The deputy said Maliki will soon meet with the National Iraq Alliance — mostly a Shiite umbrella coalition that includes the Dawa and State of Law parties — to explain his potential alliance with Barzani. Their connection concerns the coalition because of the role Barzani played in the KRG independence referendum, which Iraq's Supreme Federal Court found to be unconstitutional. But the KDP, which views Abadi negatively, sees the advantage of the connection, which gives Abadi reason to worry.
Maliki attended the Jan. 4 meetings organized by the official envoy from the Iraqi Kurdistan Region to discuss the consequences resulting from the Kurdish referendum of Sept. 25: Federal forces fought for and won control of the oil-rich disputed areas the KRG had held, and the government imposed sanctions such as banning flights and demanded control over border crossings. Meanwhile, Barzani stepped down as KRG president.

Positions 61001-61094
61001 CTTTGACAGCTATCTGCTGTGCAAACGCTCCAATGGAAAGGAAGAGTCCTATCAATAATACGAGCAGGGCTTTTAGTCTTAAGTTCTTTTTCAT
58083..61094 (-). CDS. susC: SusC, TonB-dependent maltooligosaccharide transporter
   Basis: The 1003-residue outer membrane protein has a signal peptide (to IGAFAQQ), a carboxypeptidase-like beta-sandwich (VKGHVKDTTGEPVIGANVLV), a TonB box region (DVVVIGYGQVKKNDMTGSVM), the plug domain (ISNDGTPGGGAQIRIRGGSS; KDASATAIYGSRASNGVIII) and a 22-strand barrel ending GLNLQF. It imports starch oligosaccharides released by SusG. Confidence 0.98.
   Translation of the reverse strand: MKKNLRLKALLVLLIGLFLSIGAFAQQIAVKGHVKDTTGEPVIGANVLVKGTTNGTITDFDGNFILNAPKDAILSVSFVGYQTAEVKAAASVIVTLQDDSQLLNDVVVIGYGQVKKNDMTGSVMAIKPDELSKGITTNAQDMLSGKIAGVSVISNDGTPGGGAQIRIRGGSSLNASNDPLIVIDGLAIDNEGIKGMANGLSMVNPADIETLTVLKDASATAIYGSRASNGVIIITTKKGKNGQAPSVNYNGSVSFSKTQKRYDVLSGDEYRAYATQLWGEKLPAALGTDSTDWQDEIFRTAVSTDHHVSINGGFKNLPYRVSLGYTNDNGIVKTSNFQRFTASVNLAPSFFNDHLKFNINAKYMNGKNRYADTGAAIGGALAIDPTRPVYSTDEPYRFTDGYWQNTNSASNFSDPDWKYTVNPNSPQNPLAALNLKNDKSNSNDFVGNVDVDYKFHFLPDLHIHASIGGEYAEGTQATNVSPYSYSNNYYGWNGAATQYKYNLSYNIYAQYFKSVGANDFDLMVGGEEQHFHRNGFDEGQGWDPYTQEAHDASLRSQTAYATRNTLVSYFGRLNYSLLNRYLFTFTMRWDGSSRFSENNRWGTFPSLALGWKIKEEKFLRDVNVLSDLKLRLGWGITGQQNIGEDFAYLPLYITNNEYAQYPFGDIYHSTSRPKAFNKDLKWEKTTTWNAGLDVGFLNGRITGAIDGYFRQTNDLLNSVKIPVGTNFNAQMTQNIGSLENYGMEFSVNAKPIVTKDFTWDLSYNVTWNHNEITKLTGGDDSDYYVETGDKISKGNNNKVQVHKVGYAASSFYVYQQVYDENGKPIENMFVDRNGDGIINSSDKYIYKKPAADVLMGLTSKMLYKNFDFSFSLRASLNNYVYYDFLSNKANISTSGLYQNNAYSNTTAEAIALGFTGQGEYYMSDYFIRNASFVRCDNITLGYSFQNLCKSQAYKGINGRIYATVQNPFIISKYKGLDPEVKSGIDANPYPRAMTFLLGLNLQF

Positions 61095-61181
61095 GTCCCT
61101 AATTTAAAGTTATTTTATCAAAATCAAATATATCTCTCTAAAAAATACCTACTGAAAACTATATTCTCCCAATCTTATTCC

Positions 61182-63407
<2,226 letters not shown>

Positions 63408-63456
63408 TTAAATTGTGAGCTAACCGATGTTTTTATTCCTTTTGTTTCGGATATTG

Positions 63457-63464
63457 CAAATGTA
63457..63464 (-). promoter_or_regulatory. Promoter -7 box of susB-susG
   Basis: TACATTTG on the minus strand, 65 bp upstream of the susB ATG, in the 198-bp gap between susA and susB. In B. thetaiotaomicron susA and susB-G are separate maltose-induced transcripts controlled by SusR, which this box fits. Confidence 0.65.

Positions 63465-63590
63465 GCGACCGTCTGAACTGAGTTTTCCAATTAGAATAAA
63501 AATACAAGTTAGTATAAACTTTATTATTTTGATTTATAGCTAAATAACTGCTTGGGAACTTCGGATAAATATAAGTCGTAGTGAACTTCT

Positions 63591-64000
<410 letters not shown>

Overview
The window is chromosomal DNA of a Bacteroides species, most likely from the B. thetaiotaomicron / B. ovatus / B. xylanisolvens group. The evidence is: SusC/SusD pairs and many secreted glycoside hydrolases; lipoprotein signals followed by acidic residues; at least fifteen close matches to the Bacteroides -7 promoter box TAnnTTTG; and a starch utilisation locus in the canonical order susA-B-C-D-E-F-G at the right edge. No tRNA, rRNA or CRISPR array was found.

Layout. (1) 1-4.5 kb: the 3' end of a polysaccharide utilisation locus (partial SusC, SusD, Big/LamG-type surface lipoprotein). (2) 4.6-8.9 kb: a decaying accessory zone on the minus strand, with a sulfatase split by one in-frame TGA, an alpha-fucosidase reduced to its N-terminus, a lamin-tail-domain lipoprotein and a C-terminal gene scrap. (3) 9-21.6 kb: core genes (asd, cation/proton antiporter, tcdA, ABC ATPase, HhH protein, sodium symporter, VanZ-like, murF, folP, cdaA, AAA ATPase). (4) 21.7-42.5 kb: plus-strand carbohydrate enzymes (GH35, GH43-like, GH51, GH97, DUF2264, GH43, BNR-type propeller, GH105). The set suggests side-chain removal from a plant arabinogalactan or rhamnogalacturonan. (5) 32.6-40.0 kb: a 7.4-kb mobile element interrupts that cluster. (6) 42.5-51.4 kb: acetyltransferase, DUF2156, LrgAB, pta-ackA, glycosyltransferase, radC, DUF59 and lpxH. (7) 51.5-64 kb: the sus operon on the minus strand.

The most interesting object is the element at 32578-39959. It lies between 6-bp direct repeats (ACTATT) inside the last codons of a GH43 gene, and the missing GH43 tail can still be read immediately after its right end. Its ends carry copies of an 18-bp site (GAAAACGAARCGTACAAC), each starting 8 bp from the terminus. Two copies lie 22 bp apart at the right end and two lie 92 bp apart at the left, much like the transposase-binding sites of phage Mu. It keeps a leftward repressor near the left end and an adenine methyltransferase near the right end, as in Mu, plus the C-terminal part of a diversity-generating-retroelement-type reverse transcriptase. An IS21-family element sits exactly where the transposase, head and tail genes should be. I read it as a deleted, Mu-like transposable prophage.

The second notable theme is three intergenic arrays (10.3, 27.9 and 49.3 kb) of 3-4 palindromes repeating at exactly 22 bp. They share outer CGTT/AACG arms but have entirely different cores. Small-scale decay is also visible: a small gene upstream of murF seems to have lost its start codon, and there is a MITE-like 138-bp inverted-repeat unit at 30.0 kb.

Opposing Abadi would be the main reason Maliki and Barzani would consider forming an alliance. Abadi deprived Maliki of a third term as prime minister and kept Barzani from realizing his dream of Kurdish independence.
Maliki's media adviser, Abbas al-Moussawi, told Al-Monitor in an interview, "There are no official meetings [scheduled] between Maliki and Barzani, but the meetings between the State of Law Coalition and Kurdish political forces are ongoing. Every popular or political Kurdish envoy coming to Baghdad is meeting Maliki."
Tariq Sadiq, a KDP deputy, was more straightforward. He said Maliki and KDP leaders are meeting, and the rapprochement might "become a political alliance in the future."